A “humanitarian pause” in the Syrian army’s Russian-backed assault on Aleppo took effect Thursday, but despite a drop in violence there was little sign residents were heeding calls to leave. Moscow said the truce would be extended by 24 hours, and the UN said it hoped to carry out the first medical evacuations from Aleppo

This video shows the horrifying destruction of the Syrian civil war on Aleppo

Bombings have devastated Aleppo. Rebels are the targets, but oftentimes it is Syrian civilians who bear the brunt of the attacks – losing their homes and family members in an instant.

News in the Humanosphere: Syrian government accused of yet another chemical weapon attack

An international inquiry blamed Syrian government forces for a third chemical weapons attack, according to a confidential report to the United Nations Security Council. The report, prepared by a joined committee set up by the UN and the Organization for the Prohibition of Chemical Weapons and seen by Reuters news agency, was presented to the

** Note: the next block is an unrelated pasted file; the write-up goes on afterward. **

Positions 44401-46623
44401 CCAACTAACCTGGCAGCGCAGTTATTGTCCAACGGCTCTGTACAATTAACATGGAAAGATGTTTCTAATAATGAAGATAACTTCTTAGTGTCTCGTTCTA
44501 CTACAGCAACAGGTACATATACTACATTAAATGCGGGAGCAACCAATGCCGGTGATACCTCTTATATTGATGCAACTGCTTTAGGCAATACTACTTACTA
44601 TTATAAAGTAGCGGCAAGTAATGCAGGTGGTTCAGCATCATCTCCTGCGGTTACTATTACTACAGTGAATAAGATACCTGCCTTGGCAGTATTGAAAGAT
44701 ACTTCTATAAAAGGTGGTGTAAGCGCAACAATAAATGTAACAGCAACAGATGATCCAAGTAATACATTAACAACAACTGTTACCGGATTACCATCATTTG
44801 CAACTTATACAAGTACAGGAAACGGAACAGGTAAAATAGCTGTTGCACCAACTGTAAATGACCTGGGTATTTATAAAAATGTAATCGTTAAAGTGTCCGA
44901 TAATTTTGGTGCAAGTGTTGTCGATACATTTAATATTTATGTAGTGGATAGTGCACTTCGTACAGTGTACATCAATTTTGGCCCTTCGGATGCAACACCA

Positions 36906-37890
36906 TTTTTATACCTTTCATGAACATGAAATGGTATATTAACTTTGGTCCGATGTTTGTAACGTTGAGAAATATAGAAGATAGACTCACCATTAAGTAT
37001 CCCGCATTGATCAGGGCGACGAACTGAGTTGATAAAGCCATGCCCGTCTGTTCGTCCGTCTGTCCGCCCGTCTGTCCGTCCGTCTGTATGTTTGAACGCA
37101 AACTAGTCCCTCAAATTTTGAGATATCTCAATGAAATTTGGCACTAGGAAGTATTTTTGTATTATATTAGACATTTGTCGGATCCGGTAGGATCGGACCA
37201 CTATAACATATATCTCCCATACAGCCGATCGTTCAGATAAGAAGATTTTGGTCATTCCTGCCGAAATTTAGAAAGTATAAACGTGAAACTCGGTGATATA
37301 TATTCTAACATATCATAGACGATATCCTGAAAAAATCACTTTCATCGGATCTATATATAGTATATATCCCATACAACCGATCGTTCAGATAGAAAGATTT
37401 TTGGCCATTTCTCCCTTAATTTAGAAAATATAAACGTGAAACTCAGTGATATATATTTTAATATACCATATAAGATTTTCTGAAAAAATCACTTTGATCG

Hurricane Matthew and Haiti: Putting CDC Expertise to Work

St. Antoine Hospital in Jérémie, Haiti (photo courtesy of Ashley Greiner, CDC) Life can quickly move from hard to catastrophic when a vulnerable island nation lies directly in the path of a Category 4 storm, as Haiti did when Hurricane Matthew roared ashore to bludgeon its remote southwest region on October 4th. People need immediate shelter when a disaster like this strikes. They need doctors, nurses, and medical supplies. They need diagnostics, food, vaccines, and clean water.

Death toll rising in storm-ravaged areas of southern Haiti

Aid officials say up to 90 percent of southern Haiti has been destroyed since Hurricane Matthew struck the impoverished nation last week, with the death count rising to nearly 900 people. The death toll is likely to rise as many bodies are likely still buried in the rubble or in the hardest-hit areas that cannot yet

News in the Humanosphere: U.N. launches $120 million appeal for Haiti

The U.N. humanitarian agency in Geneva made an emergency appeal Monday for nearly $120 million in aid, saying about 750,000 people in southwest Haiti alone will need “life-saving assistance and protection” in the next three months. U.N. officials said earlier that at least 1.4 million people across the region need assistance and that 2.1 million